Getting a massage is supposed to reduce your stress levels, and can potentially offer a variety of other health benefits. It’s a valuable care option for many individuals with chronic illnesses, and an affordable special occasion splurge for those trying to fit a luxurious escape into a busy schedule and tight budget.
Millions of Americans frequent massage parlors every year for various reasons, and the last thing anyone wants to think about during this ritual of relaxation is being on guard against an attack that could cause them permanent physical and psychological harm.
But as industry insiders have long known, and as most of the general public only recently found out, massage facilities have a miserable track record of protecting their clients from sexual assault.
Assault-Enabling Policies Have Not Truly Changed
The issue of sexual assault in massage parlors gained significant news coverage in November of 2017, when reports surfaced of more than 180 sexual assaults at Massage Envy spa locations across the country. These reports also brought to light Massage Envy’s corporate policy of protecting the brand at all costs, by dismissing customer complaints, refusing to involve law enforcement or state regulatory boards, and harassing any survivors who took legal action.
Once the scandal became too big to contain, the company’s self-preservation policies simply took a new form. Breaking with its usual tactic of denying all responsibility, Massage Envy instead made some superficial policy changes and claims of cooperation.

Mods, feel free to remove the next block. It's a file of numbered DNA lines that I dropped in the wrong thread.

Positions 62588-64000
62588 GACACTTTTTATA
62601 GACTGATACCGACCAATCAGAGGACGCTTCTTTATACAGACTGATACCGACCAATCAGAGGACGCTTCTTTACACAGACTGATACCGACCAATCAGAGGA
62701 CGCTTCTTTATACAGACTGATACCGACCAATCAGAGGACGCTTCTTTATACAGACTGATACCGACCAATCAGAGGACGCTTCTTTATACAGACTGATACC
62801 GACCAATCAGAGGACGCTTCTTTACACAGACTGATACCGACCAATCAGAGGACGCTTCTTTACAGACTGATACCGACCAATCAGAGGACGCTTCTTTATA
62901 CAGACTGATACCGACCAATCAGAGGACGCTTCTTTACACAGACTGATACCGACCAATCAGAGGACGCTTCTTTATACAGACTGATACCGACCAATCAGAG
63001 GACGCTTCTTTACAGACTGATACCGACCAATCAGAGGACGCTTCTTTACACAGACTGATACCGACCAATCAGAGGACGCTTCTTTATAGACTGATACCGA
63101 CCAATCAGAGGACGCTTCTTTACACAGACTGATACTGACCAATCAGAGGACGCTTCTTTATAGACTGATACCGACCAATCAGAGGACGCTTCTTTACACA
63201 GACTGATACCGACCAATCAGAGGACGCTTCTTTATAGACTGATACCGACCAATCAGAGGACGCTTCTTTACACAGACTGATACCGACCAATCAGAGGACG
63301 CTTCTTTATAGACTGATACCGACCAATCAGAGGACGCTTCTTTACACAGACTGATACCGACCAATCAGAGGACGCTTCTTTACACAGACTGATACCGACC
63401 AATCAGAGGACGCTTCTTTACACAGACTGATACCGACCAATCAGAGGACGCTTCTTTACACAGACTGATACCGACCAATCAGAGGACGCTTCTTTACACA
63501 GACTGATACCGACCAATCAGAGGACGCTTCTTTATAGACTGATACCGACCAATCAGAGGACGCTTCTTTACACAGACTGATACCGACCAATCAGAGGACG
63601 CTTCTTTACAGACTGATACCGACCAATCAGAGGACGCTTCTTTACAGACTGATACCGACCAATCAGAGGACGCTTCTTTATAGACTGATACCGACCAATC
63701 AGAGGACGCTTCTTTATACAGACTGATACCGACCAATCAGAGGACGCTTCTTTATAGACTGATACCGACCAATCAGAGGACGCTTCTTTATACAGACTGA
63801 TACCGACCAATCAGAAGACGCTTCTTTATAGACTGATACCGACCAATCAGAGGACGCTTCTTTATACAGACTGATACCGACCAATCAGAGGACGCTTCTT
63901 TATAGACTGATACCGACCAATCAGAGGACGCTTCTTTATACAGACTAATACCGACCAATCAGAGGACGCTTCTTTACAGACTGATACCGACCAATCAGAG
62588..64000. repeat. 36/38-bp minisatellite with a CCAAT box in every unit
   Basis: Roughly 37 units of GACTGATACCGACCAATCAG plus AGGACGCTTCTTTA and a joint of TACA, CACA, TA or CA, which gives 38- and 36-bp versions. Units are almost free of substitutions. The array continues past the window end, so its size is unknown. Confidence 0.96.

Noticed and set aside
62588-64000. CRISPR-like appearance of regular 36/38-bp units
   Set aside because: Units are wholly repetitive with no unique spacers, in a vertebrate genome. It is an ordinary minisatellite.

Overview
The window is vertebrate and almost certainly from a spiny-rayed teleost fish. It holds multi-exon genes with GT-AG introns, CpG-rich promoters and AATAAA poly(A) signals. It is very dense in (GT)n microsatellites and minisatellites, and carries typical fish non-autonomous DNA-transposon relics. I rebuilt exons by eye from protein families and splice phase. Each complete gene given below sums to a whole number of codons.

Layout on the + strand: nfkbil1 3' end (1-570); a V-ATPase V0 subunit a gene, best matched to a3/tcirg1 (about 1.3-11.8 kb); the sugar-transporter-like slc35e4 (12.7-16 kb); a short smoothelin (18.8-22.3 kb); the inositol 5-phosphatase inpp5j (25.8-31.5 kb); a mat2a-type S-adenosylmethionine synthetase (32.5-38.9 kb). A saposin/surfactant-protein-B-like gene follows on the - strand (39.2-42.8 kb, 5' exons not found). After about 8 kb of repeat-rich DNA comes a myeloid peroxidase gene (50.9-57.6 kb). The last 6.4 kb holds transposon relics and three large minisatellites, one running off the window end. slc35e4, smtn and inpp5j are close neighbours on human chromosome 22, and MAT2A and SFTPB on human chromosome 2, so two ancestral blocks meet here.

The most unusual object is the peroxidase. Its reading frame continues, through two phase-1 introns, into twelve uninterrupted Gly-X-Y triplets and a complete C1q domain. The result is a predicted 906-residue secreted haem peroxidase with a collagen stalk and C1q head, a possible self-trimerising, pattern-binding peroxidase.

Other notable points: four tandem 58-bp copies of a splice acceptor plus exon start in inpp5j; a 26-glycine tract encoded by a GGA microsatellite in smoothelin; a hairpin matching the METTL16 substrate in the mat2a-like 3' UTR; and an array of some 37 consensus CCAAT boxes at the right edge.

The new policy requires that accusers be given an opportunity to make a private call to the authorities, but it does not require location managers to make any reports themselves. It also calls for annual therapist background checks, which serve no purpose as long as therapists’ crimes go unreported, making those crimes impossible to discover through said background checks.
Perhaps most importantly, Massage Envy’s policy applies only to Massage Envy itself, and not to the systemic issues with the massage industry as a whole, such as:
A limited pool of qualified therapists that has not kept pace with demand, making facilities unwilling to be selective about hiring and retaining staff
Managers with no knowledge of appropriate massage techniques or training on how to handle incidents of criminal behavior
Services being performed in private rooms with no cameras or witnesses
Absence of federal regulation and uneven, inadequate regulation on state and local levels
Here in Georgia, for example, the board of massage therapy claims that it can’t possibly be expected to keep a record of massage therapists’ crimes, even when those crimes have received a conviction or high-profile news coverage. This indifference to regulating the massage industry, the very purpose for which the board supposedly exists, shows no signs of improving after recent events.
Massage Parlors Are Responsible for Keeping You Safe
Survivors of sexual assault often experience self-doubt and misplaced guilt. When an individual or business benefits from survivors’ silence, preying on these feelings is a common tactic. Massage Envy’s own lawyers once made a policy of accusing survivors of inviting sexual assault through their own negligence, simply by using the spa’s services.